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Eliza Scanlen is great and I love Shannon Murphy's use of dance and music.
Does it all work? Not quite, but you can’t fault a film for its ambition, least of all one that does manage to bring it all together for a deeply moving home stretch.
Slant Magazine by
It incorporates addiction, age-inappropriate romance, mental illness, and terminal disease into its plot without collapsing into a movie-of-the-week black hole.
The Playlist by
Given the subject matter, it’s difficult not to stray into mawkishness of some kind. But even with mistakes, the power of the main narrative is hard to erode.
Babyteeth is the kind of soft-hearted tearjerker that does everything in its power to rescue beauty from pain.
The Hollywood Reporter by
The movie — like the performances of its small ensemble — works best when the director gets out of her own way, forgetting her aversion to clean, conventional narrative and giving the material breathing space to resonate.
Babyteeth works best as an abrasive four-hander, though Murphy’s limber, sensually electric direction leaves the film with little clear evidence of its theatrical origins.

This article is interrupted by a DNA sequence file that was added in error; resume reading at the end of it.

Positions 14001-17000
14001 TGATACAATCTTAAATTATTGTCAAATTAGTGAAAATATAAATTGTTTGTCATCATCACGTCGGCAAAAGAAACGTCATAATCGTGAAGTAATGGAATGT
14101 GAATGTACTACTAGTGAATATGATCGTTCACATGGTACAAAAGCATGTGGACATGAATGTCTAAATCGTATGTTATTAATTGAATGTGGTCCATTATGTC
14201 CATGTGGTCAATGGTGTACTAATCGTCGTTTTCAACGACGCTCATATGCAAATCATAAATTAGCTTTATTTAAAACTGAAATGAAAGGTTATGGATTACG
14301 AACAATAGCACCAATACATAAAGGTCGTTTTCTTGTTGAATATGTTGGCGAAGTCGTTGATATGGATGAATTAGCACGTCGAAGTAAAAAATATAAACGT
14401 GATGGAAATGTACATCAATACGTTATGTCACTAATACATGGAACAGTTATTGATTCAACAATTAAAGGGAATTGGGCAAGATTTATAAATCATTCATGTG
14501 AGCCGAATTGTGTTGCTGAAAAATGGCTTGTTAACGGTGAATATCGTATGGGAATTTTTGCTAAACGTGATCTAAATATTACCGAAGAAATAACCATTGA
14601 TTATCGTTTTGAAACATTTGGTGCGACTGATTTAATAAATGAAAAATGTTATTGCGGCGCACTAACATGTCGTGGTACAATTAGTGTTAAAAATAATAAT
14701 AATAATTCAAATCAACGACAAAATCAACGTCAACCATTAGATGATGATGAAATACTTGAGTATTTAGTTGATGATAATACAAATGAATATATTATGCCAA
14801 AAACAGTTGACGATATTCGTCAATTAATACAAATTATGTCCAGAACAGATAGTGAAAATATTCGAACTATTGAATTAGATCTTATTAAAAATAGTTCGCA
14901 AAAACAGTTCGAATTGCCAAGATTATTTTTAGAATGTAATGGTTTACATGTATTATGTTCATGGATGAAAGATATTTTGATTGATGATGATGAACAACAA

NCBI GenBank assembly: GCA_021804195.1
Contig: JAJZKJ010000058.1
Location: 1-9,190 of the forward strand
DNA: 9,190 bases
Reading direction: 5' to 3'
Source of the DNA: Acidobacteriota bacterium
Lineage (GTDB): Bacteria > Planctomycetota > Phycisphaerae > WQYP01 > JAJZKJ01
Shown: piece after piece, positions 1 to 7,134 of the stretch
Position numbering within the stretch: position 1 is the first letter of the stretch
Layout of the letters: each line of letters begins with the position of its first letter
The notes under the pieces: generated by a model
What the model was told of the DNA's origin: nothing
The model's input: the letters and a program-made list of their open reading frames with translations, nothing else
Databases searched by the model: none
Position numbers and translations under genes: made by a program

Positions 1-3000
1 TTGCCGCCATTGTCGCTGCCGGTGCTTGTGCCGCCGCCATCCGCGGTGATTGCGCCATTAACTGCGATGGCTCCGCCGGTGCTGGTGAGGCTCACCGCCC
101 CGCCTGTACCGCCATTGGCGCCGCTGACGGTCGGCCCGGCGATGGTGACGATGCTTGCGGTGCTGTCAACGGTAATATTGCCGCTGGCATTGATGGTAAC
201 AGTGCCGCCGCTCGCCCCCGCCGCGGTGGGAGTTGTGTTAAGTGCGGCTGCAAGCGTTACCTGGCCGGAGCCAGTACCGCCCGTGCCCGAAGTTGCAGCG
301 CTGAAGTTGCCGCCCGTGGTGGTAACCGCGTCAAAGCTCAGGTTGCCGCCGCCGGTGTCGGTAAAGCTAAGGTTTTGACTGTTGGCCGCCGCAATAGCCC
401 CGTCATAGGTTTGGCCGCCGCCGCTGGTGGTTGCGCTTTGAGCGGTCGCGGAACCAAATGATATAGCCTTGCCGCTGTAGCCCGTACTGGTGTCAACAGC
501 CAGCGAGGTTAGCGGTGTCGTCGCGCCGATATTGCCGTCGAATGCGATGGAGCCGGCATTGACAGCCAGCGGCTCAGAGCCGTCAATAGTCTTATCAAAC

Babyteeth is a funny, vibrant and deeply moving piece of work. Its flaws are the flaws of youth, overcompensating for boredom with frenetic hyperactivity.
Chicago Tribune by
Murphy isn't afraid to play with color and light and text and music, or to let her characters dance like no one is watching, and often. That energy, embodied in the filmmaking and in the performances, is what puts this coming-of-age film into a class all its own.
Screen Daily by
Babyteeth is a funny, affecting group portrait, a comedy-tinged family drama.
The Film Stage by
Like the ramshackle family it so fondly depicts, Babyteeth is not without its flaws but it does suggest a confident new voice in independent cinema.
Thinking through things is one thing; doing them is another...
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